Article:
STONINGTON — Next month’s Mystic Eats Riverside Food Festival has become a casualty of the Smiler’s Wharf controversy.
Organizers of the event announced Friday that they were “no longer permitted use of the Seaport Marine property, which includes our ‘beer shed’ and live music tented area.”
“We have explored other options and were unsuccessful at finding a replacement venue with such short notice that could accommodate the many moving parts that make up our event,” the organizing committee said.
The developers of the proposed Smiler’s Wharf project at the downtown Mystic waterfront withdrew their application for the project on July 16, and a hearing before the Stonington Planning & Zoning Commission was canceled.
At the time, applicant John Holstein said that his company was “caught off guard” by the vehemence of public opposition to the project, which called for transforming most of the 11-acre Seaport Marine site into a hotel-apartment-townhouse development with a new boat basin, boardwalk, public parking and other amenities. To do so, Seaport Marine needed to have its zoning changed from marine commercial to a neighborhood development district, but there were objections both in its immediate neighborhood and from some local businesses.
“We especially feel that the comments of some select opponents, which have been fundamentally unfair and directed personally, are divisive and damaging to the reputation of our close-knit community,” Holstein wrote.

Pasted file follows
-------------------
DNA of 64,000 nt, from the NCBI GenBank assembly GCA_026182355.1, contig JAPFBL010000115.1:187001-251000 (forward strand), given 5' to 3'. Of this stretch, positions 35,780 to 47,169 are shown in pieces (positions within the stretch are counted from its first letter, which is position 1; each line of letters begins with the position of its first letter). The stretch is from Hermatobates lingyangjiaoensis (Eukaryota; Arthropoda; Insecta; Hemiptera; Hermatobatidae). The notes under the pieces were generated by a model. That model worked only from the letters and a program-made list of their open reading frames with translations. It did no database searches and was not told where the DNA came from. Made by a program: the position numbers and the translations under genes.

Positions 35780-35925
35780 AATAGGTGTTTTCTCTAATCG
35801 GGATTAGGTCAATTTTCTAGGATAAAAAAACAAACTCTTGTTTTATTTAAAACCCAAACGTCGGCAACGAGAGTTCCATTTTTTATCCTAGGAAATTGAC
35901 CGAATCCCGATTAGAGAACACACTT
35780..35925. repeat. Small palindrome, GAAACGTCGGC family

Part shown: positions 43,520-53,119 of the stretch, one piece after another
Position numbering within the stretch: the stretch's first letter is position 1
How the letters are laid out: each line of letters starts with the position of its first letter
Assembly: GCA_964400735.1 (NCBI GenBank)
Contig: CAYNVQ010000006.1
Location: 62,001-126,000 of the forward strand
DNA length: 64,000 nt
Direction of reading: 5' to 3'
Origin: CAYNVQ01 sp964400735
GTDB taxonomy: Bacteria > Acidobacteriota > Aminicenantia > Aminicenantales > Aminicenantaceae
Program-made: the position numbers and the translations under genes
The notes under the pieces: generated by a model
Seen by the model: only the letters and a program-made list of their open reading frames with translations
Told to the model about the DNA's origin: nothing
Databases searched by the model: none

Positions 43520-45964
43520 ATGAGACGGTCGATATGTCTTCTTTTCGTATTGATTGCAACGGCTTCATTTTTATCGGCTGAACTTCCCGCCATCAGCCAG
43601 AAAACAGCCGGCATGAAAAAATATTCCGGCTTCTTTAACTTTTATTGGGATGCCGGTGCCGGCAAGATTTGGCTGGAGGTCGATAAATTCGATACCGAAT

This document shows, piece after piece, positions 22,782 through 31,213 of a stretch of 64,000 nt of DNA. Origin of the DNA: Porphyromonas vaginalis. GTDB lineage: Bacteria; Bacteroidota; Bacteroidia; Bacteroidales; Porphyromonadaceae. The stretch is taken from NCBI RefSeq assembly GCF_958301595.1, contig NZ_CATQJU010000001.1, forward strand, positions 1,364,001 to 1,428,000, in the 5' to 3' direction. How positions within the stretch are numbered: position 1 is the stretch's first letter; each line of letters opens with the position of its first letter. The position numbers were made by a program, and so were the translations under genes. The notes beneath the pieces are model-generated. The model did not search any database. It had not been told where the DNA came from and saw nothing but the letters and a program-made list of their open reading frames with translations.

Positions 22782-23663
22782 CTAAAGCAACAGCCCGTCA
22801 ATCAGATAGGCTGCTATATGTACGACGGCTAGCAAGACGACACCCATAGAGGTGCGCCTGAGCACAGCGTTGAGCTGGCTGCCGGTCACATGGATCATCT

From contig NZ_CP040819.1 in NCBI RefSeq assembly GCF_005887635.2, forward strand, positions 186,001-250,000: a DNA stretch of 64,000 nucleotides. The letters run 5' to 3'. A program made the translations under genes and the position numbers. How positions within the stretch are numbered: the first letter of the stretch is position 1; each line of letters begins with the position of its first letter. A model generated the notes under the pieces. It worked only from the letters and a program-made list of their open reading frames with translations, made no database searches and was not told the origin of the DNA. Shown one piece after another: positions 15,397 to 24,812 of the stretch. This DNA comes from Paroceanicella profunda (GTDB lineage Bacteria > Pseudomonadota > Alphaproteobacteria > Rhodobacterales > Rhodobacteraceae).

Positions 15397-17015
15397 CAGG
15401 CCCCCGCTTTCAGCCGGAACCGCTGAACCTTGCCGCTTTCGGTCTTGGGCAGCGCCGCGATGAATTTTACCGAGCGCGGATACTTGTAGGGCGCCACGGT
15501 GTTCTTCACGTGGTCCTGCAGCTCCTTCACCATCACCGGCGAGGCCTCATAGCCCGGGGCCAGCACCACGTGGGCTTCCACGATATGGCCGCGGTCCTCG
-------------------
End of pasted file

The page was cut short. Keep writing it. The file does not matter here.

Harry Boardsen and Abbey Holstein, who manage Noank Shipyard and Seaport Marine, had proposed the project south of Cottrell Street in May 2018. The businesses are owned by the Holstein family of Stonington. Much of the Stonington property is taken up by old warehouses.
In an email to the committee on Thursday, according to a report in The Day, Boardsen singled out opposition from the Downtown Mystic Merchants group, which runs Mystic Eats and other events such as the Pirate Invasion and Holiday Stroll. He also stated that critical “commentators” could be found on the Mystic River Park Commission and Stonington Community Forum, alluding to “a venomous vocal minority.”
In addition to canceling its involvement in the Sept. 6 to 8 event, Boardsen’s message said the owners had also decided not to allow charities such as the Knights of Columbus to use its property for parking.
In its announcement, the Mystic Eats committee said, “We appreciate the support from our community of hardworking volunteers, vendors, sponsors and devoted attendees through the years and hope to re-imagine the event in time for next summer.”